Are smart people drawn to the arts or does arts training make people smarter?
The answer isn’t clear. Much has been written in recent years about the Mozart effect – how having small children listen to Mozert raises their IQs
Now a new, on-going study by leading cognitive neuroscientists across the United States is trying to precisely determine the relationship between brain development and participation in music, dance and the visual arts.
According to research led by Dr. Michael S. Gazzaniga of the University of California at Santa Barbara, children motivated in the arts develop attention skills and strategies for memory retrieval that also apply to other subject areas.
Although such studies are fascinating I am leary of how such studies are being used to make a case for why their needs to be more arts in the schools or why government should invest in the arts period. Are we as a society saying, unless something produces economic growth or increases the IQ it has no value?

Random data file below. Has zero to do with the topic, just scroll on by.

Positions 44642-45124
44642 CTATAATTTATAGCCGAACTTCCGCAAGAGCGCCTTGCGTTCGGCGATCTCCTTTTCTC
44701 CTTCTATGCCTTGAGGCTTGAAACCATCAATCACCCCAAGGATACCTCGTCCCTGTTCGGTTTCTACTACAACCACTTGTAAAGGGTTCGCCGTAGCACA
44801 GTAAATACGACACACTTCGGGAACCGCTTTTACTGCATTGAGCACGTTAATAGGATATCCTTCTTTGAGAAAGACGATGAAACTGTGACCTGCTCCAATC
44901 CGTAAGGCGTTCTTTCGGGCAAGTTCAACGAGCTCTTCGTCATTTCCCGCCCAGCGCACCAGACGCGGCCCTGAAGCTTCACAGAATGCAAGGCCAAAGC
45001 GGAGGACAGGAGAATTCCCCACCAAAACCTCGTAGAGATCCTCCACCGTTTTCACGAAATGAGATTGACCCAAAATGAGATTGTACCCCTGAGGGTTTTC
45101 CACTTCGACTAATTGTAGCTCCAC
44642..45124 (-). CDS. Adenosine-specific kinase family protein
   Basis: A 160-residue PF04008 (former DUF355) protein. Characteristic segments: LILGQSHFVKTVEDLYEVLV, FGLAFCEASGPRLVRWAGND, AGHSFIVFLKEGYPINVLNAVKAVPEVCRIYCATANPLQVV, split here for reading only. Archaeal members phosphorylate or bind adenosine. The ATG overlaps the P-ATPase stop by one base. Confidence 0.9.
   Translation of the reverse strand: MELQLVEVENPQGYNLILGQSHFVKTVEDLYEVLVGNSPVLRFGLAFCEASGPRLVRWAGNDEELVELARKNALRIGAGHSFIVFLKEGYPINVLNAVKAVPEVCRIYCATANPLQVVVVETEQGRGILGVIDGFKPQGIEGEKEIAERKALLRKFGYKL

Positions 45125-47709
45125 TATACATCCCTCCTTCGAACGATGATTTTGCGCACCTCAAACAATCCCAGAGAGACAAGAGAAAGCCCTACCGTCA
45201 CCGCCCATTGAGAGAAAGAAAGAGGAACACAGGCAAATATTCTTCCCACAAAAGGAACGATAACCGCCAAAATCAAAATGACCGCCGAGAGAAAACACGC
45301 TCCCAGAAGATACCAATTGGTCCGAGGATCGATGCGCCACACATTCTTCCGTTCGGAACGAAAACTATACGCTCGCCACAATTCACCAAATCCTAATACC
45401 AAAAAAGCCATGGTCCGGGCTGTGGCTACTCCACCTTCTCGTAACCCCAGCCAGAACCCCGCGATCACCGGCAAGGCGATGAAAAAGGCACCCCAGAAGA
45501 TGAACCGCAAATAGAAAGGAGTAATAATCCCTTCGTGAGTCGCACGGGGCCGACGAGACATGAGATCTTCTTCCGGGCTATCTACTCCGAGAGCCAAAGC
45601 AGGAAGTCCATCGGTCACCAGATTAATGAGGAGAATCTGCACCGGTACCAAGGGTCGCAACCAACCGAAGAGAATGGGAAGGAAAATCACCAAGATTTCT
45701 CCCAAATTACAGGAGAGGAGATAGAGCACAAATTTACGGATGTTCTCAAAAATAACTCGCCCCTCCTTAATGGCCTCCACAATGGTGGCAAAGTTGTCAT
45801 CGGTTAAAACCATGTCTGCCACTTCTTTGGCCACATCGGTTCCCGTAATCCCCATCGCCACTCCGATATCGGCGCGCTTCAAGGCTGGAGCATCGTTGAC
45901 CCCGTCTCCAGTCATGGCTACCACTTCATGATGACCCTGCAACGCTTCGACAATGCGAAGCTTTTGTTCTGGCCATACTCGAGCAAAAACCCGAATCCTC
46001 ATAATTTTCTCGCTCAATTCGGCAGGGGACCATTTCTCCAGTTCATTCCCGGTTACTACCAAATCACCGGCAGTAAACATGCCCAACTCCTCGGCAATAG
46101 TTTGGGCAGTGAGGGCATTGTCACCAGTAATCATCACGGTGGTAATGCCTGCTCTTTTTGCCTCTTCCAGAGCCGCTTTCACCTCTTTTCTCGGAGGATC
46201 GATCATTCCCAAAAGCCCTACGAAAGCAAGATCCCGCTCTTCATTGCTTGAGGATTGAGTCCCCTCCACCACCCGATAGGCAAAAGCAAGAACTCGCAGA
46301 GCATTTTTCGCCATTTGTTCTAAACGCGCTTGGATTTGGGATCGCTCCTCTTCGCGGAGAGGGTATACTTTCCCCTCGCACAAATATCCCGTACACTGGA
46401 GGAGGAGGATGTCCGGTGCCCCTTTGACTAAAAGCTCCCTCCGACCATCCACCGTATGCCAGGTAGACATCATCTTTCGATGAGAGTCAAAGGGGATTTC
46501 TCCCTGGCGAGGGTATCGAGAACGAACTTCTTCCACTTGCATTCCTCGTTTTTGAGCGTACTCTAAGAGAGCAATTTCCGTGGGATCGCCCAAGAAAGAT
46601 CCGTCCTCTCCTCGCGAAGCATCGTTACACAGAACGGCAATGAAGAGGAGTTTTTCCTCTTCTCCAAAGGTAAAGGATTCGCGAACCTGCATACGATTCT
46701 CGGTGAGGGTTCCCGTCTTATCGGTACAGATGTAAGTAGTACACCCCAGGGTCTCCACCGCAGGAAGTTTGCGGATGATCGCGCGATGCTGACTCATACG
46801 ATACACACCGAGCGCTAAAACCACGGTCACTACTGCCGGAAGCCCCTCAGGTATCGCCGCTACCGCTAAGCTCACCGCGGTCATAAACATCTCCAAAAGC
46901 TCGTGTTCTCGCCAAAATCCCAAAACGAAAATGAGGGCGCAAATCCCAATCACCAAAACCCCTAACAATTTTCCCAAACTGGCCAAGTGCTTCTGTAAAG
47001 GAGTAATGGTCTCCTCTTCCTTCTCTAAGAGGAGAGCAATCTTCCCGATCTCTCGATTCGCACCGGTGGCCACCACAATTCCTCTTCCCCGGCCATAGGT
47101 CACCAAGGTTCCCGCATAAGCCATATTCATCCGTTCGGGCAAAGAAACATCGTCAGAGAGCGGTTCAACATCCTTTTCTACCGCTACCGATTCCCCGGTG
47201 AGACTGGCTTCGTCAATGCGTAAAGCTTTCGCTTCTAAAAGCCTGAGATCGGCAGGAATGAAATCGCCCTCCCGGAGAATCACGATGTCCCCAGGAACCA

“Not everything has a practical utility, but maybe it’s experientially valuable,” said Elliot Eisner, a professor emeritus of education at Stanford University. “Learning through the arts promotes the idea that there is more than one solution to a problem, or more than one answer to a question.”
May I suggest that there are other kinds of values that can not be measured?
One day a mother called to sign her son up for art classes. She told me he was just diagnosed with dyslexia and has been struggling in school but he loves art. She asked if I would tell the drawing teacher about his diagnosis so he can be aware. The next day I talked to my drawing teacher and found out he too was dyslexic. When I called the mother and told her she began to cry. Today this young boy is flourishing into an amazing young artist with new self-esteem that will help him through all of life.
How can one measure that?
Colleen Sgroi is the owner of Colleen Sgroi Gallery & Art Classes at 12 Andover Road in Billerica, MA. For more information go to www.ColleenSgroi.com